British artist Joanna Manousis demonstrates a poetic mastery of glasswork, creating sculptural pieces that push the boundaries of the medium in form and technique. In her hands, glass becomes celestial objects, balloons, fruit and mirrors—molding a space for pause and self-reflection in an expansive world. We sat down with Manousis, whose work will be on view with Todd Merrill Studio during London’s international design fair, Collect, to talk about her practice. The 2019 edition of Collect opens February 27 at Saatchi Gallery.
How did you begin working with glass? As a teenager I would paint bottles and vases with clear air-drying enamels and sell them for extra pocket money. Years later, after a diversion in my painting practice, I enrolled into a BFA in Glass and Ceramics at the University of Wolverhampton in England. I have been focusing on glass as a sculptural medium ever since.
What are the challenges of this medium? Where do I start? Glass is an extremely technical material that takes many years to become proficient at. It is physically taxing—a single object can take many months, if not years, to develop, refine and complete. Sometimes you can feel that you have mastered a particular way of working, when in actual fact you have only just scraped the surface. I work across the board using multiple techniques, from glassblowing to kiln casting. Each method has its own set of challenges but the rewards always outweigh them.
What are some ways that you experiment with glassmaking techniques to achieve different looks, textures and forms? As mentioned previously, I work within a wide range of glass methods. In doing so, it is the idea that dictates the method of the making. I often experiment and create my own strategies to get to a particular aesthetic. Within my graduate studies I created a pomegranate for a three-dimensional still life. I wanted the skin and seeds of the fruit to have the detail, color and texture of a real pomegranate, yet have a gilded flesh that would reflect the viewer. It took approximately ten months to create the piece, which ended up becoming a tour-de-force of techniques that combined mold-making, glassblowing, flame-worked glass, pâte de verre (paste of glass) and gilding.
Is there any significant relationship between materials you choose, like marble and bronze, in conjunction with glass? Every material I use is considered, and I often use painting and gilding methods to give the illusion of another medium within the glass, such as aluminum or carved marble. In Distilled Portrait, the interior of a solid, cast crystal distillery jar contains the negative space of a magpie sitting on a pomegranate. Gilded with silver nitrate, the residual detail is transformed into a three-dimensional mirror reminiscent of cast metal. A taxidermy magpie sits on top of the jar, peering intently at what seems to be its reflection within. Believed to be one of the most intelligent of all birds, the magpie is one of the few species known to be able to recognize itself in a mirror. The bird personifies the collector and is forever immortalized within a jar used for holding treasured keepsakes.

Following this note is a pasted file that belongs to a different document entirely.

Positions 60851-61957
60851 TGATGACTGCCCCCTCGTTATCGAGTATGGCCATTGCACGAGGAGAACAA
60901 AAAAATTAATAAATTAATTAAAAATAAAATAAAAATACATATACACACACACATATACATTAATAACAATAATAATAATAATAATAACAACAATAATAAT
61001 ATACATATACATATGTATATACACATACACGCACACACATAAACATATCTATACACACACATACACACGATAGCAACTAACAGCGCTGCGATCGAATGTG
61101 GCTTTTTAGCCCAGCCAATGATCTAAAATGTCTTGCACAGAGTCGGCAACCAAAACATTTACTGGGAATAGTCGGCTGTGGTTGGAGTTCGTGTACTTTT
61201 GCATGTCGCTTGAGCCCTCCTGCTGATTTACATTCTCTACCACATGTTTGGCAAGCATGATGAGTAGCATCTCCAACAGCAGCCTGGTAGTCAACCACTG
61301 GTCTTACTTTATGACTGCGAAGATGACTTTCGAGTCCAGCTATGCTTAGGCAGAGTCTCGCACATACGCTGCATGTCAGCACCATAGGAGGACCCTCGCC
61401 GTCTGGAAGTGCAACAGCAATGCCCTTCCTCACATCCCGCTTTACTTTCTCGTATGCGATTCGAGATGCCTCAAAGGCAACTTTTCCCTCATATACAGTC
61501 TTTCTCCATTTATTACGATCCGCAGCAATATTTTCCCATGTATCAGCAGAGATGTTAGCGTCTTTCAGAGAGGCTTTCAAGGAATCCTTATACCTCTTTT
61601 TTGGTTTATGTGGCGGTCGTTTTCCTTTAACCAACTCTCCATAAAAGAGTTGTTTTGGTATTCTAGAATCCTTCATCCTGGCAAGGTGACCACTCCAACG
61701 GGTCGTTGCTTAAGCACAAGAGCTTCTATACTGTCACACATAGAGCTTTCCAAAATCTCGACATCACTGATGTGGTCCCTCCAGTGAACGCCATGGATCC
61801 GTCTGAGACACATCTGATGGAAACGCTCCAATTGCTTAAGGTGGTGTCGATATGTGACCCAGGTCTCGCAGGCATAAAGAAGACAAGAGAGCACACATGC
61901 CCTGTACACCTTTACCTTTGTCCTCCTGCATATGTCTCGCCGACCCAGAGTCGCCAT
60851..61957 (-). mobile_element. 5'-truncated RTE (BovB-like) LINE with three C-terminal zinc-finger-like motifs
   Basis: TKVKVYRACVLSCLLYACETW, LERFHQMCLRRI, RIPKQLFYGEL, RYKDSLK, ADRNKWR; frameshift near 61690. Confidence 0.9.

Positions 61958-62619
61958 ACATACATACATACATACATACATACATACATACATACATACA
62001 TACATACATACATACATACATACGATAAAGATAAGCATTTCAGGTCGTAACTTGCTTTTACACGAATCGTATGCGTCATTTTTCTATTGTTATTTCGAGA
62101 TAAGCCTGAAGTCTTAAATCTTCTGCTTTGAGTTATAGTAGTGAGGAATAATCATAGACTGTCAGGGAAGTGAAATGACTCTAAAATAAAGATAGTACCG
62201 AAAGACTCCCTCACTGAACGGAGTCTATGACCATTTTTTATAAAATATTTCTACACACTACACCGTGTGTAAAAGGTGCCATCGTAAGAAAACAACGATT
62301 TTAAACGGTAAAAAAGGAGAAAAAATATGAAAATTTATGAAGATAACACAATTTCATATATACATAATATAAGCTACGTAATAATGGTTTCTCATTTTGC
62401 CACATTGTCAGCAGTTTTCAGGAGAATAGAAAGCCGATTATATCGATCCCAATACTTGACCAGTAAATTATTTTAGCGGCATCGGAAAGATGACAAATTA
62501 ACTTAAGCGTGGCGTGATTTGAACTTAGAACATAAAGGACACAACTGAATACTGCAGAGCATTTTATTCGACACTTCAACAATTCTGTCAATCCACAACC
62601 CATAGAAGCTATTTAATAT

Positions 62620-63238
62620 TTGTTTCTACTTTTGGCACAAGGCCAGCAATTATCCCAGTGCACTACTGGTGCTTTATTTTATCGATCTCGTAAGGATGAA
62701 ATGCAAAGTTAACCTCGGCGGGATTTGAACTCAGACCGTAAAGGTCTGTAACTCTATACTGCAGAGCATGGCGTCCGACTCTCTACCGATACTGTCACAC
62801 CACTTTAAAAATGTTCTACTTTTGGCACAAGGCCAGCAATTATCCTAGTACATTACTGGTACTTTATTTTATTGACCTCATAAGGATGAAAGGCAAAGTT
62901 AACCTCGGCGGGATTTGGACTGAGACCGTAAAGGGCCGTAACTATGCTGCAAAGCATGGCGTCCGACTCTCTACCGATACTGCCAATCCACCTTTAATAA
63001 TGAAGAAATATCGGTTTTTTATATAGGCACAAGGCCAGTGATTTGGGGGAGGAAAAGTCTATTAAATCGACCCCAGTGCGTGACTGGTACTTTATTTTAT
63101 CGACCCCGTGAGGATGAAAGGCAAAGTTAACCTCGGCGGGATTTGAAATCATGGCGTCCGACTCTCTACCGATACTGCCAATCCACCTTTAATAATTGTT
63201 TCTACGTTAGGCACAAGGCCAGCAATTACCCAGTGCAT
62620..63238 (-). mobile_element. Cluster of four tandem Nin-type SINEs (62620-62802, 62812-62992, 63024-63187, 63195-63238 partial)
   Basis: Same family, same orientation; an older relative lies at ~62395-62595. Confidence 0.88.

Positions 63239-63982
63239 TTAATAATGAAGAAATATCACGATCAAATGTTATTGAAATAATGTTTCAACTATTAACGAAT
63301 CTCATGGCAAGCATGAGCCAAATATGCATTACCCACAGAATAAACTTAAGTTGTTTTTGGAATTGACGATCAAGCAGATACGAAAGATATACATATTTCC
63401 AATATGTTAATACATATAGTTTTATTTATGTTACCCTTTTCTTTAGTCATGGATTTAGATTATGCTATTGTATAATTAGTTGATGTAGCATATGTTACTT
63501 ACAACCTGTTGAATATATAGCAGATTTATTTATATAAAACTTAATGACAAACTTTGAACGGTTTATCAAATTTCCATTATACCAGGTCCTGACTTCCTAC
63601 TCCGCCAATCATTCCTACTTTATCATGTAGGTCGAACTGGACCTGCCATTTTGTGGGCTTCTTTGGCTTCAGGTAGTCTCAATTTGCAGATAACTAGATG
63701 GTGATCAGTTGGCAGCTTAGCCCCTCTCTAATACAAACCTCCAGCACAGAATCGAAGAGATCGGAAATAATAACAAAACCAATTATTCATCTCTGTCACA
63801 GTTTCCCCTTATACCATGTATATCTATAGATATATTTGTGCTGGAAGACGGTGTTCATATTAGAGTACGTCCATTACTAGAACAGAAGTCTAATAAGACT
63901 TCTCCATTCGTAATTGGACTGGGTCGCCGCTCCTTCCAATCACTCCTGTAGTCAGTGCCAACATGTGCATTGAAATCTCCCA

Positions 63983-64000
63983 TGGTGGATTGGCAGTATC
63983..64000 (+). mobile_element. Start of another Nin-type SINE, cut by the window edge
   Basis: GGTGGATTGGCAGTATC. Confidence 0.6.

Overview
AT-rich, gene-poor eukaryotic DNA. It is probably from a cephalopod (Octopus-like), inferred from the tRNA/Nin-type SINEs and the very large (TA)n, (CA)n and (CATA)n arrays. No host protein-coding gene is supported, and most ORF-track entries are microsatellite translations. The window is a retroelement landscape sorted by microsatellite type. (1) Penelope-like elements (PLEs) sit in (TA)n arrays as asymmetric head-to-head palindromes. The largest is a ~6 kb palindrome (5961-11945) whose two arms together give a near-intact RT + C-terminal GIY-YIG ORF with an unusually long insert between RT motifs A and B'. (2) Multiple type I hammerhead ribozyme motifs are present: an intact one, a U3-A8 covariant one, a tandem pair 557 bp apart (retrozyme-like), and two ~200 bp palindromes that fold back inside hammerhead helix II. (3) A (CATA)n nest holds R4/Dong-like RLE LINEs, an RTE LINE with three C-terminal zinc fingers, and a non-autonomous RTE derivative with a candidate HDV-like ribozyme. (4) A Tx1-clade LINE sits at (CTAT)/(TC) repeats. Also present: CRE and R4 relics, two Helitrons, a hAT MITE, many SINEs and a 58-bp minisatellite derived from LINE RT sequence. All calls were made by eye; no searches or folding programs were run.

Can you talk more about the idea of engaging the viewer’s gaze? I have been striving to create complex, three-dimensional mirrors within cast and blown glass that reflect both the viewer and the environment that they inhabit. When successful, a physical and symbolic union is created between the object and audience, centering them within the narrative of the work. Mirrors have a way of attracting attention and I use their innate properties to draw people in. It is within these moments that I hope the viewer can look beyond the inherent beauty of the materials to the underlying commentary that the reflection and the motif of the work suggest.
Your work seems to use many motifs—fruits, celestial bodies, arrows. What draws you to certain objects that you incorporate in your pieces? I use objects and forms that resonate on a personal, cultural and symbolic level. I believe that using motifs that exist in our everyday life engage a universal audience. The unison of alternate objects in tandem with a shift in materiality—often glass—inspires a new narrative and perspective. These are all routed to ideas relating to growth, emotionality, aspiration and mortality—ultimately what it means to be human.
How has your practice evolved in recent years and what direction do you see it heading? Within recent years I have been developing large sculptural wall assemblages and objects in the round using “core” casting techniques. These methods allow for the imprint of detailed voids within the glass, whereby the medium acts as a lens to the negative spaces within. I have been pushing the material, method and language within each new piece. Each series is often aesthetically different from the one preceding and I enjoy the spontaneity and freedom that comes with this. I am currently working towards a new body of works as a continuum from the Bottled Pear (2017–18) series. I am casting elaborately engraved cut crystal decanters that hold details that can only be read when the decanters are placed in a systematic configuration. Like pieces in a puzzle.